My interdisciplinary commission for the Inhabit project has come to a close with the week-long installation of To Be Home in the Pavilions, Birmingham, in March/April 2011.
The installation, a multi-screen audiovisual piece, is based around 37 participants who live in and around the Birmingham communities of Handsworth and Stirchley. Through the work the participants reflect upon many different aspects of community life, considering what we may have lost over the years, and what we need to treasure and nurture to encourage a healthy and interconnected local culture.
Their voices are set against a sequence of moving imagery recorded in each location over the winter and spring months of 2011. The images are moving portraits of both local people and place that create an interplay between the participant’s perceptions and visual appearances.
You can see images from the installation here and below is a link to the screen version of the film that was the centre piece.
I think To Be Home was understood and enjoyed by most people who experienced it, although I neglected to leave a comments book to get specific feedback. I did get one interesting comment from a friend of one of the participant’s from Stirchley - a lady in her 70’s - who said "well yes I do like it, but really - what’s it actually for?” An amusing but also serious question and I can leave that for others to answer in their own way. My own simplistic answer goes like this - it is my own attempt to meaningfully connect with other people, to represent them and how they see the world is a powerful way that shows us as we actually are - all essentially the same, but all expressing this sameness in our own unique way.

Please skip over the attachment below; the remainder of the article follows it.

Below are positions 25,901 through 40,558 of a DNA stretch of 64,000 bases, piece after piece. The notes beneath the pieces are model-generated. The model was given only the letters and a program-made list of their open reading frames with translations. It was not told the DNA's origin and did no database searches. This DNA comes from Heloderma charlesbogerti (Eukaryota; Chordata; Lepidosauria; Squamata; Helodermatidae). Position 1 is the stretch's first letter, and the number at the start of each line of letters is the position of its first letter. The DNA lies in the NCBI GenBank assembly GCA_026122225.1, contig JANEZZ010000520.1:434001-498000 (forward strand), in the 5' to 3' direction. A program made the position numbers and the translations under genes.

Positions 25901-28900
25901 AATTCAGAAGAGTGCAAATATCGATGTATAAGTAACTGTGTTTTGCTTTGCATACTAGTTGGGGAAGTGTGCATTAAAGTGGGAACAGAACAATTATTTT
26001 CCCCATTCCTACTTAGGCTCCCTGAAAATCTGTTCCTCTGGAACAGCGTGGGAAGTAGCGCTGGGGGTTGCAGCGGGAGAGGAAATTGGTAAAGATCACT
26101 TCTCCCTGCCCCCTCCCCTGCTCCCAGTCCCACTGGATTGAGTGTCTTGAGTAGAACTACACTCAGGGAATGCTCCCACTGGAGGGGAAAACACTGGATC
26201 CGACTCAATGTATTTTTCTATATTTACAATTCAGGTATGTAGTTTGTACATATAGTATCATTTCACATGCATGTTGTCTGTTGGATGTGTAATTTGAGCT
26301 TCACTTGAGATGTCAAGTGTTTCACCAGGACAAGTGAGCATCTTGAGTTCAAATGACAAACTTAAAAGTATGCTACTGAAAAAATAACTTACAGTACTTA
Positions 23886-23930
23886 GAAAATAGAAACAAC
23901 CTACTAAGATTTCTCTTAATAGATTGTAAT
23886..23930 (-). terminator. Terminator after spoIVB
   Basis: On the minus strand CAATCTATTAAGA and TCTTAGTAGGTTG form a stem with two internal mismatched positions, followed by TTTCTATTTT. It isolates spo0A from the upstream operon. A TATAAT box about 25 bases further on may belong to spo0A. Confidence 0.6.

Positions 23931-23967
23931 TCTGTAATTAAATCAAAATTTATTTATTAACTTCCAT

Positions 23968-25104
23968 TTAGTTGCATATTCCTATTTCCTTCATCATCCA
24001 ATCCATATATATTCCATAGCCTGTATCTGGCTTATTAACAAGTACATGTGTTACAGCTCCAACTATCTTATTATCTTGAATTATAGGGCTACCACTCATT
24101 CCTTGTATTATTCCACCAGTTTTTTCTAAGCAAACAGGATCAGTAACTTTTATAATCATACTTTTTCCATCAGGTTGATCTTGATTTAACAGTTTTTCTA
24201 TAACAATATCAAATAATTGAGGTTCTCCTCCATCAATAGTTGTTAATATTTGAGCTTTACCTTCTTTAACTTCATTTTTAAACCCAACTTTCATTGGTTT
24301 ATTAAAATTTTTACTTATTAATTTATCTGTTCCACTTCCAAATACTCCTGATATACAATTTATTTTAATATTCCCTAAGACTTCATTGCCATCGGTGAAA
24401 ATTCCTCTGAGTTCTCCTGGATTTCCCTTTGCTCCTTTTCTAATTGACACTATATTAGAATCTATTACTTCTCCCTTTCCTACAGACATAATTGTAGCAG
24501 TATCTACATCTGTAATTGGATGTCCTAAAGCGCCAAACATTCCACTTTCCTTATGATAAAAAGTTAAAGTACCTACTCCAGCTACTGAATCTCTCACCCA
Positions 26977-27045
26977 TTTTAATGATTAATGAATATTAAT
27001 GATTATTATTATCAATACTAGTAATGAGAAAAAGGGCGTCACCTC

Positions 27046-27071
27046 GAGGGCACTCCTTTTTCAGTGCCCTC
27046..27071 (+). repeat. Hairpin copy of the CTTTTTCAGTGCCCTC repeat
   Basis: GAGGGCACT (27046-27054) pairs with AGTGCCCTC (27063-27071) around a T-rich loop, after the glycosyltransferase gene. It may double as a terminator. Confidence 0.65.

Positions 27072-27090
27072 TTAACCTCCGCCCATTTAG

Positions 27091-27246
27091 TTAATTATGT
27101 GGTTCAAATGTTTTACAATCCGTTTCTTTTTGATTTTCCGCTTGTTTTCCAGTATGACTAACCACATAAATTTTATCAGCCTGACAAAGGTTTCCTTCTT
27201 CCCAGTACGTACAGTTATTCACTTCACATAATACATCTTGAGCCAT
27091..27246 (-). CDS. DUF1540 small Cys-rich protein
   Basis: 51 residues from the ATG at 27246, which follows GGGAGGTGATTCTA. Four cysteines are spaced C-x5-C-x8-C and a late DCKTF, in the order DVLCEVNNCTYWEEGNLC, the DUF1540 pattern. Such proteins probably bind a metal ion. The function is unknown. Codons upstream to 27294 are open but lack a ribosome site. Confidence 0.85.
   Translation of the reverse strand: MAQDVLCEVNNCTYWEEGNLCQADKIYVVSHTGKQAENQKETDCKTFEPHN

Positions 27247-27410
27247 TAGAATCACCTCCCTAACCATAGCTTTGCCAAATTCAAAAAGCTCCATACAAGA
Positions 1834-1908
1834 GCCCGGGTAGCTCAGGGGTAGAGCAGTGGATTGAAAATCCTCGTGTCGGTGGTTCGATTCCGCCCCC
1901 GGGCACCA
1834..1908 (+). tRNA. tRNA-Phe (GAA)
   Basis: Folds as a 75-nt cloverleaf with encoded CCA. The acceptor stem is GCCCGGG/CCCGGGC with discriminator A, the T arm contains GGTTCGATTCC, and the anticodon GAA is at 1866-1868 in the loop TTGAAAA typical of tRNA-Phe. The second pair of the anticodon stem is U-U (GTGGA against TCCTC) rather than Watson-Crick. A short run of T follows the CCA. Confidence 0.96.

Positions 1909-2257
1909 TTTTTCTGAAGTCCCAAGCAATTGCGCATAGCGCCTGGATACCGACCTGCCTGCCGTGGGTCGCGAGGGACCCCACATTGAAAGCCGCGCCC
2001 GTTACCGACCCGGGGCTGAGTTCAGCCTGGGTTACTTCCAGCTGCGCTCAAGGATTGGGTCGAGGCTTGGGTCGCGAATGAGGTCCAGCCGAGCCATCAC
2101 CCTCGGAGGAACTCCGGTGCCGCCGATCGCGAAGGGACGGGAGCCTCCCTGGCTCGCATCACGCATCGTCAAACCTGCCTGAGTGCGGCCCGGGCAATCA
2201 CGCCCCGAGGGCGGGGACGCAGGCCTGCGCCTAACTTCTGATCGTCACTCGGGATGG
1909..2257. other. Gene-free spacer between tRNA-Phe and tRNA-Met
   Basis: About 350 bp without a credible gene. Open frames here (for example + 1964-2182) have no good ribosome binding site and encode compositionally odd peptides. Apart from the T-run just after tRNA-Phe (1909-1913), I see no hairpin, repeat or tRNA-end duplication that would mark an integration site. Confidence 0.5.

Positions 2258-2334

Although this project was only 5 months in the making from start to end, it feels like it was a long and eventful journey. While there is a sense of relief and satisfaction after successfully realising what was a challenging project, if feels like this end point marks a new phase in the development a much bigger and broader project. To Be Home takes an expanded documentary approach that is non-narrative and contrapuntal - the juxtaposition and interweaving of images and personal points - to create momentary readings of everyday life. I think the next phase is to further explore and expand this multiscreen and surround-sound approach to more deeply reflect and celebrate the multiple-story (and multi-dimensionality) nature of life as we see and experience it now.